Tag Archives: advertising

New York City, starring Chicken Delicious

18 Jan

I just completed a week in New York City and I’m writing this from the American Airlines Admiral’s Club at LaGuardia – a place where I’ve spent countless hours over my career.  A fun and interesting week for sure.  I arrived on Sunday as I had three days of meetings with one of our clients here from Monday through Wednesday, as well as two meetings with Google, and then yesterday and today, participated in the iProspect Senior Leadership Team “SLT” meetings at Aegis Media’s HQ office on 42nd street near Grand Central.

I’ve been coming to NYC fairly steadily for work for at least 15 years, and prior to that on an occasional basis (except for a 2 year period where I more I less lived here).  So, The Big Apple is familiar territory for me.  I generally know where I am at any given point, and even do “New Yorker” things like use the subway to get around.

There is no place like NYC.  If you think you’ve seen it all, wait less than two minutes and then you haven’t.  What continually, always amazes me is the pure size and scale and density of Manhattan.  As a place on earth, Manhattan isn’t a particularly large place – an island about 2 1/2 miles across at its wide point, and about 10-12 miles long.  The city of Chicago, by comparison, is tremendously larger.  Of course, NYC isn’t JUST Manhattan – it consists of the five boroughs of Manhattan, Staten Island, the Bronx, Queens and Brooklyn – each of which is as big as or bigger than most other cities in the US in population.  But, my focus, as usual is on Manhattan.

If you’ve never visited it, well, you just can’t appreciate it until you do.  It is one solid “business district” from end to end, edge to edge, with people living everywhere among the businesses.  Yes, once you get out of midtown and especially on the upper east and west sides, it does get residential, but only in the NY sense – rowhouse an apartment building standing wall to wall, block after block, and no where, anywhere, are you more than a few steps from a grocer, a dry cleaner, a bar, a pizza place, a chinese restaurant, more restaurants, a drug store, etc. etc etc.  For this small town boy from the cornfields of Iowa, it never, ever ceases to amaze me.

I like to joke that I’d love to pull up stakes and move to NYC for just one year.  It would be great – I’d live like a New Yorker, outsource my entire life (including laundry!), live in an apartment the size of my current master bedroom, with a kitchen that you can cook an entire meal in without moving your feet more than two steps, and a bathroom that you can shave, shit and shower also without moving your feet more than two steps.  I’d walk everywhere, ride the subway everywhere, have NYC pizza and eat it while walking down 6th avenue, folding it in half of course, Robin and I would go walking Sprite in Central Park on the weekends, have dinners in a different restaurant every time we ate out, have amazing bagels for breakfast on the weekend, and more and more.

And then I find out what people pay for rent – $4000 or more for a tiny one-bedroom.  The sheer costs of New York and especially Manhattan, sort of put that idea aside.  I can visit. And see the sites.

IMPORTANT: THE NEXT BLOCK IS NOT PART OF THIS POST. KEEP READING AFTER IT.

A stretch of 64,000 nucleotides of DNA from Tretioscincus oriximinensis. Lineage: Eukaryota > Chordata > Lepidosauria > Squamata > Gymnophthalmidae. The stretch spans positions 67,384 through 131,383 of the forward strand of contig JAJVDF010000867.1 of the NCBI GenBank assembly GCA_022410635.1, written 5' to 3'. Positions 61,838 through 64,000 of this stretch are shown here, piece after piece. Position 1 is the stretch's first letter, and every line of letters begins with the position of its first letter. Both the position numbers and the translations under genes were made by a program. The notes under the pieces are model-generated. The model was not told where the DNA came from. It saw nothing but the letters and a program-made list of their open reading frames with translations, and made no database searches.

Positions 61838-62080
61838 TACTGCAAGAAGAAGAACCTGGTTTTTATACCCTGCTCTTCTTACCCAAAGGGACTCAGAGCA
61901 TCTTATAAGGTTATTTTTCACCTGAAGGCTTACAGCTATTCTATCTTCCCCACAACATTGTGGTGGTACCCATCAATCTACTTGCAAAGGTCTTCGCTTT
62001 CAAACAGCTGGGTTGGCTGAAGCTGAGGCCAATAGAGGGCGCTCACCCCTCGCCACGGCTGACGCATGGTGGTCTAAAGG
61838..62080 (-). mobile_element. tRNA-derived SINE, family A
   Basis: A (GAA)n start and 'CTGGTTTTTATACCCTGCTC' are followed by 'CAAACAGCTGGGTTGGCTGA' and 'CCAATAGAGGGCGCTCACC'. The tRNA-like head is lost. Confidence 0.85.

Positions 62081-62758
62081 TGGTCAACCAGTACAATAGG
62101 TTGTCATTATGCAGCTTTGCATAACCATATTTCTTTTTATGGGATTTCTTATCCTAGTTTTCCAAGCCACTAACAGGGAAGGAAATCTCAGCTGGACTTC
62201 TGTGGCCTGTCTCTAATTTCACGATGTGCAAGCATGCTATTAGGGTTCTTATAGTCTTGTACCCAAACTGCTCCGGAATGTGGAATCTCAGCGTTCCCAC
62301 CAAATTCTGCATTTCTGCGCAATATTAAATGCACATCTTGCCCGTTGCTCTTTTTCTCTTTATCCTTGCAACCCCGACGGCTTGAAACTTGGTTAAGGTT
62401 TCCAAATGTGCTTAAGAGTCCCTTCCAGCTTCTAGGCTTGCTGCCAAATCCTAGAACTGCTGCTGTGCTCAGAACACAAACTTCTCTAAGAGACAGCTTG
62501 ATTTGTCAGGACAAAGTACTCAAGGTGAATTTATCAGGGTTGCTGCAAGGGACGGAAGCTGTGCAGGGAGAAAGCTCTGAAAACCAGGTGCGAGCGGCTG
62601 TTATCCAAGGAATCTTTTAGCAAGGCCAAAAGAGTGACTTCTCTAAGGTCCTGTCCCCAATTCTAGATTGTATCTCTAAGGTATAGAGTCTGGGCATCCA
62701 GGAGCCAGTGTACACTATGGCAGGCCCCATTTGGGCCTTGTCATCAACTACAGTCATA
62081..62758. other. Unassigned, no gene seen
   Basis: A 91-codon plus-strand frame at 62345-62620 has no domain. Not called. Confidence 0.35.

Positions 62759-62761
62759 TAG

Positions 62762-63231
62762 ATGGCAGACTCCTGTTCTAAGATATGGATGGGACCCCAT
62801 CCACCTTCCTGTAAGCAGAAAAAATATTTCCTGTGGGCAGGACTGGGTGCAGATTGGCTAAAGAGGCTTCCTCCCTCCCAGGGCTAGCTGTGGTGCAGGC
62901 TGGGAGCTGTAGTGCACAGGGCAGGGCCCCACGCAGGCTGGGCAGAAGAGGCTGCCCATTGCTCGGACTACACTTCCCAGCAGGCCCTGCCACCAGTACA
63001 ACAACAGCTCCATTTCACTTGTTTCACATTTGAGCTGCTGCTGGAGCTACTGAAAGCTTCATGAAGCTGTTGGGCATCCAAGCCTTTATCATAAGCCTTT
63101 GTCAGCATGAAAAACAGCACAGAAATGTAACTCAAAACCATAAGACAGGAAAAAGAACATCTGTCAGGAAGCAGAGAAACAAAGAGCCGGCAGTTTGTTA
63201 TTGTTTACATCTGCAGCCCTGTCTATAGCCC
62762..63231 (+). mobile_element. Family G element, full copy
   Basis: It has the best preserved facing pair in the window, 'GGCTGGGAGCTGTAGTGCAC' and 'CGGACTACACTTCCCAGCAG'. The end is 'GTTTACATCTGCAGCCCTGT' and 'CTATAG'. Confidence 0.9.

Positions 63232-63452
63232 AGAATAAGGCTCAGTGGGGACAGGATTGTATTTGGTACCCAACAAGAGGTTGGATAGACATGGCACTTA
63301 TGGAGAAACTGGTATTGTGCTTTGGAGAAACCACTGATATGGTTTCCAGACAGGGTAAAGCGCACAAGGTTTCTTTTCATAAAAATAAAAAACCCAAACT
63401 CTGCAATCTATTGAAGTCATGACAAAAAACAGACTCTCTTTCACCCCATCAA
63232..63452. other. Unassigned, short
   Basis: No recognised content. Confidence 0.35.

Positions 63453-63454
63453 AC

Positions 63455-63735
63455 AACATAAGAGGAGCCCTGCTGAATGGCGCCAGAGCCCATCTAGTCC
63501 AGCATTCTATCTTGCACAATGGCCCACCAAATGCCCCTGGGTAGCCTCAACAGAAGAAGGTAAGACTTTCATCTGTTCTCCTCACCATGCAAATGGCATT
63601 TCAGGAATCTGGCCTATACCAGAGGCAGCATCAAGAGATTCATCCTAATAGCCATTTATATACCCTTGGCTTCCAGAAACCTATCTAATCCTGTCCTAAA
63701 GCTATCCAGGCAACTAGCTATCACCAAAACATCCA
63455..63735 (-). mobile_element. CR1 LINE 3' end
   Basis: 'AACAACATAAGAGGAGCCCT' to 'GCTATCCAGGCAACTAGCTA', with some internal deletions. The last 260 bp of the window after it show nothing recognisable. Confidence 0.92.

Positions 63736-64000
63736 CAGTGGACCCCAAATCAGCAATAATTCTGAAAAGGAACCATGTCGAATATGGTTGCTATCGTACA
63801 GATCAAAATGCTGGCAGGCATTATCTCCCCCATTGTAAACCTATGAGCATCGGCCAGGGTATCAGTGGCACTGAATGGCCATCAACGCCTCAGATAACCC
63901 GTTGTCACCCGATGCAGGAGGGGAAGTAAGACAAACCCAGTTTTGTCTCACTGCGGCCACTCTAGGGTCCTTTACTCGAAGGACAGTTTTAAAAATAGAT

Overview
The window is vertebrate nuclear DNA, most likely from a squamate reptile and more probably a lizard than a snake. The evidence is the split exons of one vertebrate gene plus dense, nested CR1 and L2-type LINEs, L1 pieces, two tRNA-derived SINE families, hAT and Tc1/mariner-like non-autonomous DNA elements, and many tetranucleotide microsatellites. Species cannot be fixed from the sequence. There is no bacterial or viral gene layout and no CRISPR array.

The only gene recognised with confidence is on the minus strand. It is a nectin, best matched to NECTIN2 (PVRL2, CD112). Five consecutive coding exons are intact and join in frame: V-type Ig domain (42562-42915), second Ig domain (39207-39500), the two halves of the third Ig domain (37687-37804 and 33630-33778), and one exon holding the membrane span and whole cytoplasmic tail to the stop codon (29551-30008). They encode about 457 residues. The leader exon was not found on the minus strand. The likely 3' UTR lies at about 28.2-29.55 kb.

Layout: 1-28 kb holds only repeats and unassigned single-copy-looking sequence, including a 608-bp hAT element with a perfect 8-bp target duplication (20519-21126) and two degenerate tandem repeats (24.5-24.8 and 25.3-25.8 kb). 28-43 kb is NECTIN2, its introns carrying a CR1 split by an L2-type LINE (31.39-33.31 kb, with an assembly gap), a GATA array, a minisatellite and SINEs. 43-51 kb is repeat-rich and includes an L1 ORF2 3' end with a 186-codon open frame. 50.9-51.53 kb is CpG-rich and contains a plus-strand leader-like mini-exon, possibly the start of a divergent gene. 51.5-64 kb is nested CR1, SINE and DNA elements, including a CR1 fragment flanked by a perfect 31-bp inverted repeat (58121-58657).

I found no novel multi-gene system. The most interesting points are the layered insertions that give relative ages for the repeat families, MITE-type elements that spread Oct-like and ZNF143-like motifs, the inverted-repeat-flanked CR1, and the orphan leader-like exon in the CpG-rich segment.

Monday evening was fun – we were out with our Google sales team that serves our NY client for dinner at a place in the Chelsea/Flatiron district called ABC Kitchen – a huge place where two restaurants are joined with a huge home store – what would occur if IKEA sold upscale goods and turned half of their space into high-end restaurants.  As we were leaving the restaurant, this VERY tall guy with a very 1980s-looking, dyed black haircut walks in with a beautiful woman.  I turn and do a double take – it’s Ric Ocasic from the 80s New Wave/Pop band, The Cars, with his wife, Paulina Poriskova.  The guy looks like a tragic beanpole with a punk rock mullet.

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So, it’s an official NY trip – a celeb sighting was had.  In the last two trips I’ve taken here with Robin, we saw Jesse Eisenberg, who was right at the peak of his stardom from the movie The Social Network.  He came into a little sushi place with an older woman that we guessed was his publicist and sat down literally right next to Robin at the next table.  And this past fall, right here at this very bar in this very Admiral’s Club, none other than quintessential New Yorker and star of Ferris Buehler’s Day Off, Matthew Broderick was sitting here having a beer.

Wednesday morning I had the interesting experience of visiting Google’s NYC offices at 111 8th Street – 8th and 16th.  While not allowed to take pictures in there, among other things they had:

  • A huge cafeteria with hot food served three times a day – and a tremendous selection as well, all generally very healthy
  • Multiple “mini cafeterias” with coffee bars, additional food and drinks, open 24×7
  • A full-on barista-manned coffee shop in yet another of the cafeterias
  • A hallway with at least 15 machines capable of playing a variety of 1980s video games including every variant of Pac-Man, plus Galaga, Galaxian and more
  • a huge space just devoted to games – pool, pingpong, board games, jumbo jenga, and much more
  • Most of the mini cafes had a theme – for example, on the 5th floor, there is a Lego-themed cafe with a huge play area with a wall covered in bins of Lego bricks, and work tables where you can build your creations and shelves to display them.